Margaret Wilson was in turn inspired by the famous garden designer Gertrude Jekyll ( 1843 – 1932). Gertrude Jekyll was famous for her innovative approach to planting and is credited with designing over 400 gardens in the UK, Europe and America. Gertrude Jekyll was friends with William Morris, and many of the Arts and Crafts Movement.


The fact that two women were responsible for the ideas that were used in the Walled Garden at that time, made it instantly interesting for this exhibition.


Mima always finds herself working with the natural forms of circles, spirals and labyrinths and is constantly inspired by nature’s forms and colours. Roses are her favourite flower. When she saw the original design for the rose walk, with Margaret Wilson plotting the different rose plants with flat circles, she was immediately inspired. As she researched the rose colours, and discussed the intentions with Norton Priory’s ranger Paul Quigley, it became clear that the planting was designed to take the eye of the visitor into the further part of the garden, transitioning through white, yellow, pink and into darkest reds and purple in the distance.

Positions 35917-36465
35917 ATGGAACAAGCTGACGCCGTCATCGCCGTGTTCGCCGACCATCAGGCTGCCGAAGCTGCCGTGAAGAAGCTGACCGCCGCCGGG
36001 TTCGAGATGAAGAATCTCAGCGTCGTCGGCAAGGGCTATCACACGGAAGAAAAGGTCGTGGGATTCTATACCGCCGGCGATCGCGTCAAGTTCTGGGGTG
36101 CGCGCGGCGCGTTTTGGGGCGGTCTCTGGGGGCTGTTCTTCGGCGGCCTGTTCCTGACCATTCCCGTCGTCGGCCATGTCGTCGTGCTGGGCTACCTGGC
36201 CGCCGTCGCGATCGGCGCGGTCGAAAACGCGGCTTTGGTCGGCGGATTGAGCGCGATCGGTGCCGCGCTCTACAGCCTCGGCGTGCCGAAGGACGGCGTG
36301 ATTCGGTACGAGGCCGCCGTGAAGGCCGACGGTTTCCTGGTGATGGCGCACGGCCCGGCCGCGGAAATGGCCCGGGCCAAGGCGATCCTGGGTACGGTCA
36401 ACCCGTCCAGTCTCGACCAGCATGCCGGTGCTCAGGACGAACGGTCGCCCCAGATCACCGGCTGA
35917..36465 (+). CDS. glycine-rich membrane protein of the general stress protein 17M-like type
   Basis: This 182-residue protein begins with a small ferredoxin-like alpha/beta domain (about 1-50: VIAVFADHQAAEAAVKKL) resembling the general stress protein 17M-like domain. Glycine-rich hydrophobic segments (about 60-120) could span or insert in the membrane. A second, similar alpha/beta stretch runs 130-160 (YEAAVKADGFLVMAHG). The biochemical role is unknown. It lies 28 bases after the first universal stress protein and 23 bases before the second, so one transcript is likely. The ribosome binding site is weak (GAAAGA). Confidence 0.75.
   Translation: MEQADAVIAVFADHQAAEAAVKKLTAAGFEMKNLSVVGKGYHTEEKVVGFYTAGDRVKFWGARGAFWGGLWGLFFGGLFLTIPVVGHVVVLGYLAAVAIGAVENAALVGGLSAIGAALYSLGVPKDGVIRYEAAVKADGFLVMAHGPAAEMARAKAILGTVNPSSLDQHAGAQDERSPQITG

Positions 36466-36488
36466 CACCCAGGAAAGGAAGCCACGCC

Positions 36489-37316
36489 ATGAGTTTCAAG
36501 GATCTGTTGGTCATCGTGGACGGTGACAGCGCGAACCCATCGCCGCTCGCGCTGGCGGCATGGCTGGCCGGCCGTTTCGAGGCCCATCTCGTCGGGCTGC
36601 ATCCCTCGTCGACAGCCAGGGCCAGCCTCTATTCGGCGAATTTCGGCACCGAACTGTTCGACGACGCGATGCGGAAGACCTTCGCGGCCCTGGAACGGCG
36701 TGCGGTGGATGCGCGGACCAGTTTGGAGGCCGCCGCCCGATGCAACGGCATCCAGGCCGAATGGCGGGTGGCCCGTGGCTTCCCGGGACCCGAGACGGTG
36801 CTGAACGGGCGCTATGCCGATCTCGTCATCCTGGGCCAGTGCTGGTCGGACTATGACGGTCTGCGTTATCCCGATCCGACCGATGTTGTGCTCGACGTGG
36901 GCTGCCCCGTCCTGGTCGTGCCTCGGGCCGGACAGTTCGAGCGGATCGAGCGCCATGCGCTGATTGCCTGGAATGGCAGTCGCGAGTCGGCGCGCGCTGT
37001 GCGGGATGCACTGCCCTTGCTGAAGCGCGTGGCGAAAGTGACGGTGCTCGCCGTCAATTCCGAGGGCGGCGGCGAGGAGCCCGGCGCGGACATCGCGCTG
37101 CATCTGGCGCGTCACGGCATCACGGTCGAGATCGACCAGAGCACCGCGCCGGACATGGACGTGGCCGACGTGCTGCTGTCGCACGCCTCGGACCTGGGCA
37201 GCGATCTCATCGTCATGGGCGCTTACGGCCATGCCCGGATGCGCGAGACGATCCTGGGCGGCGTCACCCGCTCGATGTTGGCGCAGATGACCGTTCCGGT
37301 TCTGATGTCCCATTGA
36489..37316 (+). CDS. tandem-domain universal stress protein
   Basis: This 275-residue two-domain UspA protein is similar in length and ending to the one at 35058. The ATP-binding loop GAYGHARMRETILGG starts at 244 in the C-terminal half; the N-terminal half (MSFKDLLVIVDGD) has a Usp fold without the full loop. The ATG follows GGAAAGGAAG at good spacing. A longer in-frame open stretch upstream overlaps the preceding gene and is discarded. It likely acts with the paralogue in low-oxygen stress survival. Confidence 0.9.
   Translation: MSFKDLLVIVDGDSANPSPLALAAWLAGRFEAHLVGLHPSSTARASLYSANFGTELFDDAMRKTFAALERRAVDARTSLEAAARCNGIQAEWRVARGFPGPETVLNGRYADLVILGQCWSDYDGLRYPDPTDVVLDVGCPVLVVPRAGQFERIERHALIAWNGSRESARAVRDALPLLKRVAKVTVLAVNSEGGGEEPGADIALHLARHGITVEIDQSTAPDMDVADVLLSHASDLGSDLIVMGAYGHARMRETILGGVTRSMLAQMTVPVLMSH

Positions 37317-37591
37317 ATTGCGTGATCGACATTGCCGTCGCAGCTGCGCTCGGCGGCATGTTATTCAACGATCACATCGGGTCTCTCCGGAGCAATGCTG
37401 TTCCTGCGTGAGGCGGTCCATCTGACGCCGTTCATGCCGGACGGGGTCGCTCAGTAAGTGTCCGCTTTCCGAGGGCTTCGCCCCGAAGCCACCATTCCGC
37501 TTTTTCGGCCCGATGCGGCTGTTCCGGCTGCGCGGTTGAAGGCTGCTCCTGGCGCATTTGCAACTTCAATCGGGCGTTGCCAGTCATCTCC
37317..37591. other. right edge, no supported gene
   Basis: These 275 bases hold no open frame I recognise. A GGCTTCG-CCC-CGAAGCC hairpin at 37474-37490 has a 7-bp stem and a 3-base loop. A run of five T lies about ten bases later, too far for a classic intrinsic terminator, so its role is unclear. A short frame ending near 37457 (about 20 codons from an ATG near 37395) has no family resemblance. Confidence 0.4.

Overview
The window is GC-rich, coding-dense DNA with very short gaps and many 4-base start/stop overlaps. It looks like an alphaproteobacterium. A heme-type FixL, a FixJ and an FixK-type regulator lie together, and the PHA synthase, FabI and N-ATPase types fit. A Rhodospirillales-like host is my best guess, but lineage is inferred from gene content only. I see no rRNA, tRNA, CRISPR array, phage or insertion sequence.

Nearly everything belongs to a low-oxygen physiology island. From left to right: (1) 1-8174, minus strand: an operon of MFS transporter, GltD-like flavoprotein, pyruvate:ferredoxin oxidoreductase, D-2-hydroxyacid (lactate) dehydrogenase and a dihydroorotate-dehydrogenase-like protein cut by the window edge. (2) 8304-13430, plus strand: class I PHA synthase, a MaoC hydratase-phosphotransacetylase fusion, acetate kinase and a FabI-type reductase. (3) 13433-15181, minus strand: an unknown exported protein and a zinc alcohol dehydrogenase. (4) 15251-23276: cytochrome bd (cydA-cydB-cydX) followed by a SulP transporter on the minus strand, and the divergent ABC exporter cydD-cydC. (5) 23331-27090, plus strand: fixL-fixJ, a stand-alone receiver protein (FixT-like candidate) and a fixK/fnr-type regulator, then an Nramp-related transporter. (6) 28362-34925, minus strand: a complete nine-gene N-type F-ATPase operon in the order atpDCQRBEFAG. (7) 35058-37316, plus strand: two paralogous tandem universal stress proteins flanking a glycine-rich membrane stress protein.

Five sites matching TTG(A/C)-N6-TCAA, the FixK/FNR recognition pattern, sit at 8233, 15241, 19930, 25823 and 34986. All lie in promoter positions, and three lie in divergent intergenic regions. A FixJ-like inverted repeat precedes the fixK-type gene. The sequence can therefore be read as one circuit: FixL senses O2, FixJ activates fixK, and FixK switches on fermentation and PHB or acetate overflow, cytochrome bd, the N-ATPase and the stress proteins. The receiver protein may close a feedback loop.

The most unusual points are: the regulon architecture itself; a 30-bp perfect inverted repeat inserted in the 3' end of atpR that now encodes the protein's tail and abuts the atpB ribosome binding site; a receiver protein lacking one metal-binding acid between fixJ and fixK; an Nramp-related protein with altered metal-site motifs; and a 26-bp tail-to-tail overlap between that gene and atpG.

Mima has designed her piece to reflect the journey of the eye, but using the circles to create a spiral. All the colours she has used, reflect the actual roses that Margaret Wilson planned.


Ellie Watson - Dr Carla Burrell

‘Dr Carla Burrell - In Focus’ - Ellie Francesca Watson

Hand drawn portrait depicting Dr Carla Burrell - Osteoarchaeologist. This portrait was drawn using graphite charcoal & ink. The charcoal used is sourced by Norton Priory and favoured by the artist.

Dr Carla Burrell has been volunteering at Norton Priory since 2014 as an osteoarchaeologist - the study of human skeletal remains. She believes that Norton Priory holds a wonderful collection in their museum and has had the privilege of studying them and included them in her PhD findings. More recently, Dr Burrell has been an active researcher investigating Paget’s Disease of Bone at Norton Priory alongside a team of scientists.